39 of 51 people found the following review helpful
- Published on Amazon.com
Format: Audio CD
Segerstam's Sibelius will probably appeal more to those who appreciate a somewhat soft edged, relatively slower paced, more richly textured quality. In other words, if you like tauter, cleaner lines, a more vivid and energetic pace and a cooler interpretive style, then Segerstam may not be your man. There's no doubt he can be quite musically expressive, but the issue is in what way[s] ? One of the chief considerations with Sibelius is atmosphere. Aside from nature's colors playing a vital role, grandeur or an epic quality frequently demands representation. While Segerstam is capable of projecting a swelling sense of intensity when called for, I feel he doesn't reveal enough in the way of that Sibelian attribute of loftiness. However, the Sixth Symphony's recipe calls for a somewhat different set of ingredients. Though there are still aspects of the usual mystery and grandness, more flowing textures and some lighter considerations significantly come into play. Segerstam deals with these things in a most disarming way by bringing warmly expressive detail to what is often referred to as a wintry toned work. I do not rate him as highly however in the other symphonies...In the First, my main criticisms are along aesthetic grounds---his characterization of particular phrases, the prominence given to certain instrumental sections over others and some pauses that are too long...The popular Second Symphony is the kind of piece that runs the risk of being twisted and pulled excessively by some conductors. The worst case I'm familiar with is Thomas Schippers' New York Philharmonic account from the 1960s. Segerstam does not go that far, though I'm still not especially enamoured with his reading. Moreover, he does not entirely avoid some congestion. I also do not respond well to some of his heavier accents. My disappointment with his conception of the Fifth Symphony is based on similar grounds...I rate Segerstam's Third Symphony performance as being next best after his Sixth. It is nicely tuneful, although the closing moments of the last movement would have benefitted from a little more textural clarification...The conductor's perspective on the Seventh Symphony misses a taut, vivid quality. Musical lines could be cleaner. There's not much of that epic presence either...Finally, in the Fourth Symphony, Segerstam is appropriately dark and moody, but there has to be more evidence of life's vital signs. I also find his pace too slow and his musical outline a bit spongy....As for Finlandia, it begins in fairly routine fashion though near the close there is a nice contribution from the Male Polytech Choir; however, they and Segerstam never really bring the piece to inspired heights...In the Violin Concerto the conductor's mostly plodding pace carries all the way to the end. Though technically fine, violinist Pekka Kuusisto doesn't project much personality. There seems to be little range or depth of feeling in his rendition.....Technically, the recorded sound on Segerstam's Ondine set is very fine.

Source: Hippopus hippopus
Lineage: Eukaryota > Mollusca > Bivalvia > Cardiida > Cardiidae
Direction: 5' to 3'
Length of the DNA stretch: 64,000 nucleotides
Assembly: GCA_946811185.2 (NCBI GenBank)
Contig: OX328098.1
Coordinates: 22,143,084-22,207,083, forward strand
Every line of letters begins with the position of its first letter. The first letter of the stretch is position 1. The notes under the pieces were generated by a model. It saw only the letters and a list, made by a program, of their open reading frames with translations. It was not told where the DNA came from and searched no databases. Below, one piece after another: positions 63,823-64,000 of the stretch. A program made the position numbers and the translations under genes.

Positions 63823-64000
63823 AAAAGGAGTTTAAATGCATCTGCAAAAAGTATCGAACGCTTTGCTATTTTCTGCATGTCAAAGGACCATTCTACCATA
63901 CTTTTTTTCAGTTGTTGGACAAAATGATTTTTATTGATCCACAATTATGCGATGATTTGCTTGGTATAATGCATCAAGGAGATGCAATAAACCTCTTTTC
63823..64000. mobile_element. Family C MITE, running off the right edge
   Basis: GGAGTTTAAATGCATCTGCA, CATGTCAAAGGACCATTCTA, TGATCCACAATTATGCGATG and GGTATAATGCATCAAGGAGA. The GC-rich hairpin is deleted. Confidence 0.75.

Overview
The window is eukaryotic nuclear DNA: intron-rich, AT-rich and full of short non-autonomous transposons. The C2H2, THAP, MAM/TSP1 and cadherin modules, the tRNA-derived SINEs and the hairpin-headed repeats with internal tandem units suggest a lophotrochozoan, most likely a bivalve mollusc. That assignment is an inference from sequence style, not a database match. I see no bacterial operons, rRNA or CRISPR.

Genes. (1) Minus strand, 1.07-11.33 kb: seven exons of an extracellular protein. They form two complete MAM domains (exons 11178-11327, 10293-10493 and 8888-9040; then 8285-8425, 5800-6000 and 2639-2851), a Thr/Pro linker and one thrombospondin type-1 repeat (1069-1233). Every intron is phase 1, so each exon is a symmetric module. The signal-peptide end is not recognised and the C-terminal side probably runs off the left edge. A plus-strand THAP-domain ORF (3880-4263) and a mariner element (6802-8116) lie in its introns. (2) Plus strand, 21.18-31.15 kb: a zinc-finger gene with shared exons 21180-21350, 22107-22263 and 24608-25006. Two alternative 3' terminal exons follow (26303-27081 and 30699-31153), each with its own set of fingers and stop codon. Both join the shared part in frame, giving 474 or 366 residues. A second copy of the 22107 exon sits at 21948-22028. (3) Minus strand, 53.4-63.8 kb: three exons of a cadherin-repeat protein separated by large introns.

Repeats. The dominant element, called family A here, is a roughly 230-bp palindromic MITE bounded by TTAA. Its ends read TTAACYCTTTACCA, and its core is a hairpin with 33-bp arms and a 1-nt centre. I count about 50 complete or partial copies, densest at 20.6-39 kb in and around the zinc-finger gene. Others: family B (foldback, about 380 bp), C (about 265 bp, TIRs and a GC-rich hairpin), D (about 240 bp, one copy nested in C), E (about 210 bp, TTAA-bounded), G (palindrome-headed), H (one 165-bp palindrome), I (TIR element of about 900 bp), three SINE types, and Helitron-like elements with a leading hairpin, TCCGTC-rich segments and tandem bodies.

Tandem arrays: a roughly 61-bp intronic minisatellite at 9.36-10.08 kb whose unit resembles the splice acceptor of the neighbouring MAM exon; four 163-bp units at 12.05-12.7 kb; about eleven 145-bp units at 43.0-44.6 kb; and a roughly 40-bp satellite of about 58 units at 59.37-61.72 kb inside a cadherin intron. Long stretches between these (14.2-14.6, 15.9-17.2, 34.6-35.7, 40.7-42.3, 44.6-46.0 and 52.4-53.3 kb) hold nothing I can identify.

Here are my favorite choices for these pieces, not necessarily in order of preference: Sym.1--Maazel/Vienna Philharmonic, Collins/London Symphony ( All of Collins' Sibelius readings are in mono.) and Stokowski/National Philharmonic; Sym.2--Ormandy/Philadelphia Orchestra (Columbia/Sony), Kamu/Berlin Philharmonic and Collins; Sym.3--Kamu/Helsinki Radio Symphony and Segerstam/Helsinki Philharmonic; Sym.4--Vanska/Lahti Symphony, Maazel/Vienna and Collins; Sym.5--Bernstein/New York Philharmonic, Barbirolli/Halle Orchestra, Collins and Ormandy/Philadelphia Orch.(lp nla); Sym.6--Vanska/Lahti, Collins, Karajan/Berlin Phiharmonic on EMI and Segerstam/Helsinki Phil.; Sym.7--Maazel/Vienna, Vanska/Lahti, Collins and Koussevitzky; Finlandia--Ormandy/Philadelphia ( with Mormon Tabernacle Choir ), Collins and Ashkenazy/Philharmonia Orchestra; Violin Concerto--Oistrakh/Ormandy, Heifetz/Hendl and Repin/Krivine.